MADISON, Wis. — While conceding it couldn’t change current oversupply and price problems, Wisconsin Dairy Task Force 2.0 has adopted 51 recommendations intended to improve the dairy industry’s future.

The task force met June 21 for the last time at the Wisconsin Department of Agriculture, Trade and Consumer Protection in Madison. Now comes the time for action on those recommendations, industry representatives said.

Wisconsin Dairy Task Force 2.0 final meeting

Wisconsin's Dairy Task Force 2.0 has adopted 51 recommendations intended to improve the dairy industry's future. The task force met June 21 for the last time.

The task force took into consideration the industry’s entire supply chain — from the men and women milking cows to consumers making choices at retail, said Brad Pfaff, secretary-designee of the Wisconsin agriculture department.

“This document recognizes all components,” he said of the task force’s final report.

The report is titled, “Toward a Vibrant Wisconsin Dairy Industry: Issues, Insights and Recommendations.”

The task force began in summer 2018 as a joint effort of the Wisconsin Department of Agriculture, Trade and Consumer Protection, with the University of Wisconsin-System. Since that time task-force members served on subcommittees to study the state’s dairy industry. They made recommendations to address short-term and long-term challenges.

Ray Cross, president of the UW-System, said, “I was impressed with how extensive and well-written (the report) was. It captured so much of what you’re trying to tell us. Now the challenge is how to make it happen.”

He suggested creation of a “dashboard” that would show how the 51 recommendations are being acted upon. There already is action being taken on 19 of the recommendations, he said.

Wis. Sen. Janis Ringhand, D-15-Evansville, said to the task force, “I can promise you (the Wisconsin State Legislature) will be working on the recommendations.”

The Wisconsin State Assembly already is paying attention to the recommendations. The day prior to the June 21 meeting of the task force, the assembly agreed upon a joint resolution that stated, “(The) Wisconsin Legislature would strongly encourage all efforts to increase consumption of milk, up to and including, whole flavored milk, among America’s youth.” The Wisconsin Senate concurred.

“There’s a lot of bipartisan agreement in the state capitol regarding whole milk,” said Wis. Rep. Jon Plumer, R-42-Lodi, and ex officio member of the task force.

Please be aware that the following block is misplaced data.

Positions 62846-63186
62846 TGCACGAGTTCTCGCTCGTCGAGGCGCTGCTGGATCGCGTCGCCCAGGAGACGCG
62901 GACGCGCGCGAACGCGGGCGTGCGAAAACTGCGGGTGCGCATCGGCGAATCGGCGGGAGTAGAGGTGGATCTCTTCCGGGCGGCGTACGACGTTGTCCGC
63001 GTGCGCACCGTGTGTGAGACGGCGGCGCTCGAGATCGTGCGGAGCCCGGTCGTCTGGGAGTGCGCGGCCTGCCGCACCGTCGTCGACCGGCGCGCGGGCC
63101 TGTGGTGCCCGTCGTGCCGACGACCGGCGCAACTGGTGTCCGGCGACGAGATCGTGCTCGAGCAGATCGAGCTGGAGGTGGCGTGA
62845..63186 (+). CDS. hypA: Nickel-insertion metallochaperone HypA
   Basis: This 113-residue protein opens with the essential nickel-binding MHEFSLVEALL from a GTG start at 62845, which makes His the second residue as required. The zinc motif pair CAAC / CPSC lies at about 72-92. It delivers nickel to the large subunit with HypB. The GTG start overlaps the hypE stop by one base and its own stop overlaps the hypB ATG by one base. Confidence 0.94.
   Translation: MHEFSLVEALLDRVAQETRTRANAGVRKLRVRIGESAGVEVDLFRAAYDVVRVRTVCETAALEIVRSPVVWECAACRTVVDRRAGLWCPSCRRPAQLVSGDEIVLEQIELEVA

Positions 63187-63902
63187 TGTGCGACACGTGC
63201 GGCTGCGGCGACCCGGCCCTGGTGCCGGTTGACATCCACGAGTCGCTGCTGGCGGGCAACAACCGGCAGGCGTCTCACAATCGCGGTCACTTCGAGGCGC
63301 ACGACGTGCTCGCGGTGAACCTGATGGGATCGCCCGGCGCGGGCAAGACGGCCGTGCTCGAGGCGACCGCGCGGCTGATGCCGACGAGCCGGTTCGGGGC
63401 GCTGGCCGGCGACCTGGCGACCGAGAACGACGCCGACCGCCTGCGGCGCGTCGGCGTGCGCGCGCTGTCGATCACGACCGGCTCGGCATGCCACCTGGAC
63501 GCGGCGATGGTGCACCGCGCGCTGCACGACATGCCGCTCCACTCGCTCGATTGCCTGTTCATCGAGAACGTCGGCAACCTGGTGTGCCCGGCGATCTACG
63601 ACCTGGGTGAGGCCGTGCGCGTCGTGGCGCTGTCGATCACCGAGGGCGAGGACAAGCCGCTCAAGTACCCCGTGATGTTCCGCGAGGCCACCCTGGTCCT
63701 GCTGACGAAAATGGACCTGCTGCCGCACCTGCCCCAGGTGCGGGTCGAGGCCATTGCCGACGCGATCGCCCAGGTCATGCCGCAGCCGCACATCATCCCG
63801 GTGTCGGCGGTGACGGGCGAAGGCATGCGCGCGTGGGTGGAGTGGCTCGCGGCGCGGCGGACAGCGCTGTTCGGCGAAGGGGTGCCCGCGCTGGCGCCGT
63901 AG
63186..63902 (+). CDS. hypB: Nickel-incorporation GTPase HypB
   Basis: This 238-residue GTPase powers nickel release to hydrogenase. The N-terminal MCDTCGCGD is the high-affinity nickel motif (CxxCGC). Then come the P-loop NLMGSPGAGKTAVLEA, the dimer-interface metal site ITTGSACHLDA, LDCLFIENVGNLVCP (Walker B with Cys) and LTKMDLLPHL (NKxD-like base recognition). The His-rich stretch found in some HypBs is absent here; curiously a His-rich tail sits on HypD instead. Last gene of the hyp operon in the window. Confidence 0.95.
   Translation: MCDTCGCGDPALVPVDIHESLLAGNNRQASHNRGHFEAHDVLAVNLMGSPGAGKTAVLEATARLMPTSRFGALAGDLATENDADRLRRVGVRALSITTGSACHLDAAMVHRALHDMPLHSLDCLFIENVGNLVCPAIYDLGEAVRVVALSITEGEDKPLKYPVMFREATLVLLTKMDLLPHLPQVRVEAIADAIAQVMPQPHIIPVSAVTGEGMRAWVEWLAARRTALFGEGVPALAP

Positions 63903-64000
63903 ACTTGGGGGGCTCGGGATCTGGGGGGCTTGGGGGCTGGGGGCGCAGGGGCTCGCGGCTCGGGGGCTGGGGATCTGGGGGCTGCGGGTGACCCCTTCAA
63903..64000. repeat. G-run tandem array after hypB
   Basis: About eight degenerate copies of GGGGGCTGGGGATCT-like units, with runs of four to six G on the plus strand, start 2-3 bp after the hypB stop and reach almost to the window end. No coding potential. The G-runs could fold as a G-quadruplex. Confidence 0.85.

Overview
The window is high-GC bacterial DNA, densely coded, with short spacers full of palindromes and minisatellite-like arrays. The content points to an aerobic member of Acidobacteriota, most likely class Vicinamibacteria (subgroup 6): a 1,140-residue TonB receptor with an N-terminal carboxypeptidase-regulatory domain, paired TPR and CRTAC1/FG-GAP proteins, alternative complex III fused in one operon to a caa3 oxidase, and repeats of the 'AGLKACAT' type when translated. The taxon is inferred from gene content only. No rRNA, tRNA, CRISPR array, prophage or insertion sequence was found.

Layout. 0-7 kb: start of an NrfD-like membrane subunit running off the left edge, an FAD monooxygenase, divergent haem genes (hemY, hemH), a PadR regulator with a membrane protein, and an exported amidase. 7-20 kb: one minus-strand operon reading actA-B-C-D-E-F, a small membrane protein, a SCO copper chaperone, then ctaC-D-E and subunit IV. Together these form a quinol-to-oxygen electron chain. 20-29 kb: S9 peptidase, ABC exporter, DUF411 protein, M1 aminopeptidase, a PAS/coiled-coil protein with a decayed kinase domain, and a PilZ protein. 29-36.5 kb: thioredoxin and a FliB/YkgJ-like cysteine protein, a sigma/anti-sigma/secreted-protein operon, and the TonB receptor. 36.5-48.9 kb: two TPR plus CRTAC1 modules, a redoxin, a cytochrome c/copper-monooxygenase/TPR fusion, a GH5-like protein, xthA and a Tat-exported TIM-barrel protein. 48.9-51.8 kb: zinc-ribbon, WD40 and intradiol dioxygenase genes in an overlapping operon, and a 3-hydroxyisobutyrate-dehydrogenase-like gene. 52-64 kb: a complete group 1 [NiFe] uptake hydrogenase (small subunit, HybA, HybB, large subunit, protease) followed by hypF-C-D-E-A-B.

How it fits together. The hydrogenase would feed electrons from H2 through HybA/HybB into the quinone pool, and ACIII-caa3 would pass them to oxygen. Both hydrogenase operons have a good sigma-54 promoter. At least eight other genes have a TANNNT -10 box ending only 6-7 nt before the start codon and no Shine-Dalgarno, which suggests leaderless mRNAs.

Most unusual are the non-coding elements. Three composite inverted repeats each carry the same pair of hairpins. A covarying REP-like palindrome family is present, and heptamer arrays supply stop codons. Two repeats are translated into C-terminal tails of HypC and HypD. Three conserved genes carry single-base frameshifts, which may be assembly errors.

Brody Stapel is president of Edge Dairy Farmers Cooperative, and a dairy farmer from Cedar Grove, Wisconsin. He served on the task force.

“I commend the legislators for pushing forward for whole milk in schools,” he said.

One of the task-force recommendations is to support U.S. Congressional passage of the “Whole Milk for 4 Healthy Kids Act of 2019” — House Rule 832 — which would allow school-lunch programs to offer flavored and unflavored milk throughout the country. That would include whole milk.

A week prior to the final task-force meeting, U.S. Sen. Ron Johnson, R-Wisconsin-Oshkosh, and U.S. Sen. Pat Toomey, R-Lehigh Valley-Pennsylvania, introduced the “Milk in Lunches for Kids Act.” That legislation would allow schools to serve all forms of milk, including flavored and unflavored whole milk as well as 2 percent milk. Currently schools are allowed to serve with lunches only flavored and unflavored skim as well as 1 percent milk.

The U.S. Congress in 2010 had passed the “Healthy, Hunger-Free Kids Act,” which amended nutrition standards in the School Lunch Program. It limited school’s unflavored milk options to skim and 1 percent. It also limited flavored-milk options to skim milk only. The U.S. Department of Agriculture in 2018 instituted a rule that allowed schools to also serve flavored 1 percent milk to students.

“Over-regulation has limited the healthy varieties of milk schools can serve students,” Johnson said. “Since these Obama-era regulations went into place, milk consumption has notably declined in schools across the country.”

Grassroots effort necessary

Legislators will be important in bringing recommendations to fruition. But it will be incumbent upon task-force members along with dairy and farm organizations to support and promote them at the grassroots level, said David Ward, director of government relations and dairy at Cooperative Network.

Paul Scharfman, president of Specialty Cheese Company of Reeseville, Wisconsin, said, “I don’t know what the legislature can do. It’s up to us rapacious capitalists … and I’m a Democrat. Private enterprise has to pick up the ball.”

Cross said, “But the legislature needs to break down some of the barriers to do that.”

Beth Wells is the director of farm-milk management at Organic Valley and a member of the task force.

“We need to keep the urgency,” she said. “(The dairy industry has) an urgent situation. Let’s keep going.”

It will be important to focus on innovation — from the farm all through the supply chain, she said.

“If we truly focus on it, it may help,” she said.

Visit and click on the “Dairy Task Force 2.0“ link to download a copy of the final report and for more information.

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Lynn Grooms writes about the diversity of agriculture, including the industry’s newest ideas, research and technologies as a staff reporter for Agri-View based in Wisconsin.